Perpetual rains significantly impacted the harvest in 2018, and as the calendar creeps towards the start of early planting, the onslaught of rain is already threatening the 2019 season.
At production meetings organized by the University of Arkansas System Division of Agriculture in January and February, both growers and agronomists have noted the delay in field preparation for the upcoming planting season. It appears increasingly unlikely that any growers in the state will be able to plant rice on March 15, typically the start of the early planting season, Jarrod Hardke, rice agronomist for the Division of Agriculture said.
“Assuming it ever stops raining, you’re looking at seven to 10 days of dry weather before you can get a tractor out in a field,” Hardke said. “Seventy percent of rice acres in this state are rotated with soybeans, and the vast majority of those soybean fields haven’t been worked in any manner.”
Many growers will need to till their fields to a significantly greater degree than in typical years, Hardke said, due to widespread rutting caused by the 2018 harvest.
“We’re not talking about standard tillage,” Hardke said. “This will require excessive tillage.”
According to data from the National Weather Service, every county in the southeastern half of Arkansas received 30-50 inches of rain between Aug. 22, 2018 and Feb. 22, 2019. The measured rainfall ranged from 110% to 200% of typical rainfall within the same six-month period.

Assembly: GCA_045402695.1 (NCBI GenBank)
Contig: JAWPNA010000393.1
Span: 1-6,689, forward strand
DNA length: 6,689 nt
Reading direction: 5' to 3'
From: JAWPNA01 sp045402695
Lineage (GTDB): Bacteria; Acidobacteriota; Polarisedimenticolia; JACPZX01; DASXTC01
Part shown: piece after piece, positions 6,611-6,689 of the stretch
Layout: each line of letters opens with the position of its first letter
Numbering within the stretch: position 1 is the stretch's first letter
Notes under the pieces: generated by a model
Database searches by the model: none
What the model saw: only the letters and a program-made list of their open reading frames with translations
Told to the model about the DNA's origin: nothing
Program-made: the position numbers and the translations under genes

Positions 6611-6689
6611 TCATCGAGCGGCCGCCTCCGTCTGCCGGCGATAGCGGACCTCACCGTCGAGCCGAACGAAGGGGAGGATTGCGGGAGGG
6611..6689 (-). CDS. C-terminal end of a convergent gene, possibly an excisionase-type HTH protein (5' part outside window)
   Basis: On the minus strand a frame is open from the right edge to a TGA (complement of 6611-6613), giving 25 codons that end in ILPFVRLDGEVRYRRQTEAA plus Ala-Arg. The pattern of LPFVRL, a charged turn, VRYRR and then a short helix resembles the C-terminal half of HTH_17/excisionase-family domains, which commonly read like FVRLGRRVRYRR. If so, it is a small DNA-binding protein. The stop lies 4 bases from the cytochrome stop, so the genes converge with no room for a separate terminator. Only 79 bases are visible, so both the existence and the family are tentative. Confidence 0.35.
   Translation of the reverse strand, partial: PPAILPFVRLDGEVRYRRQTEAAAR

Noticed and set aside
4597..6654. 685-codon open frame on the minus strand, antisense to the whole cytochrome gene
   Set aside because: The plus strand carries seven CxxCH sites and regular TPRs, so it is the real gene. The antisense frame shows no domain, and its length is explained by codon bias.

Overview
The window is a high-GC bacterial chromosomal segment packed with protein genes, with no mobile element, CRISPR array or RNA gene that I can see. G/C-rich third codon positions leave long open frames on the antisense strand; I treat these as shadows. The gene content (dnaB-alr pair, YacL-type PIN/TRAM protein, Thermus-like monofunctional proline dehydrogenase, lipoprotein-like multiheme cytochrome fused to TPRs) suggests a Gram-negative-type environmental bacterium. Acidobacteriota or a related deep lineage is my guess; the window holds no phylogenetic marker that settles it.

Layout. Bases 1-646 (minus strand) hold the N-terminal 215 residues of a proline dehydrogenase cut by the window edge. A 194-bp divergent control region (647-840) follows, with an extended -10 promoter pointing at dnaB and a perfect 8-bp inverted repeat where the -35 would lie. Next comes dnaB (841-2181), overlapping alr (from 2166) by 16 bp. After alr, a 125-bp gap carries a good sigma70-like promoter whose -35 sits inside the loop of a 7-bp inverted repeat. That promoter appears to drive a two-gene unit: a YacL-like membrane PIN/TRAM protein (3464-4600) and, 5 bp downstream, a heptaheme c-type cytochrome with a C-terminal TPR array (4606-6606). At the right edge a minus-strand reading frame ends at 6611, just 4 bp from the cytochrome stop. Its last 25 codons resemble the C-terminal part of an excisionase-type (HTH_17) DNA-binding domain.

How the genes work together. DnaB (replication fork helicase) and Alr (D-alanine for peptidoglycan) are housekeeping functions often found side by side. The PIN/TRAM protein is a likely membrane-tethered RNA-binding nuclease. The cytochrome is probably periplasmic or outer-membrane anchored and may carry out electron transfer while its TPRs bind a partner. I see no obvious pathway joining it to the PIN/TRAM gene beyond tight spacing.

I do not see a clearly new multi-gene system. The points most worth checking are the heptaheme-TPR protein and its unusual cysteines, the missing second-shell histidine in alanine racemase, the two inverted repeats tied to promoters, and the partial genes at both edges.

The sun has been shining across the state for the last few days, but according to NWS there will be a chance of rain each day for the rest of the week in Northeast Arkansas, and there’s even a slight chance of snow this weekend, the NWS predicted. The Black River, which borders many agriculture fields in Lawrence and Randolph counties is still under a flood warning.
Furthermore, many fields in the state likely still require fertilization.
Soil testing, which growers use to determine the nutrient needs of a field, typically precedes fertilization. Linda Moore, a technician with the University of Arkansas Soil Testing Laboratory in Marianna, said the laboratory had received about 13,800 soil samples from agricultural plots around the state from Jan. 22-Feb. 22, a notable decline from the norm, which is closer to 18,500 samples during the same period.
Robert Goodson, Phillips County extension agent for the Division of Agriculture, said most fields in his county are saturated, although water was draining well as of Friday (Feb. 22), although “that has the possibility of changing,” he said. The conditions are impacting corn producers, he said. Corn will be planted late, if at all, he added.
“The Mississippi River is at 43.8 feet, with a flood stage of 44,” Goodson said. The river is predicted to crest at 47.5 feet on March 5.
NWS has issued a flood warning for the Mississippi River until further notice. The Cache River, which floods at 9 feet was recorded at 12 feet. In White County, the White River was measured at Georgetown at 24.6 feet, more than 4 feet above flood stage.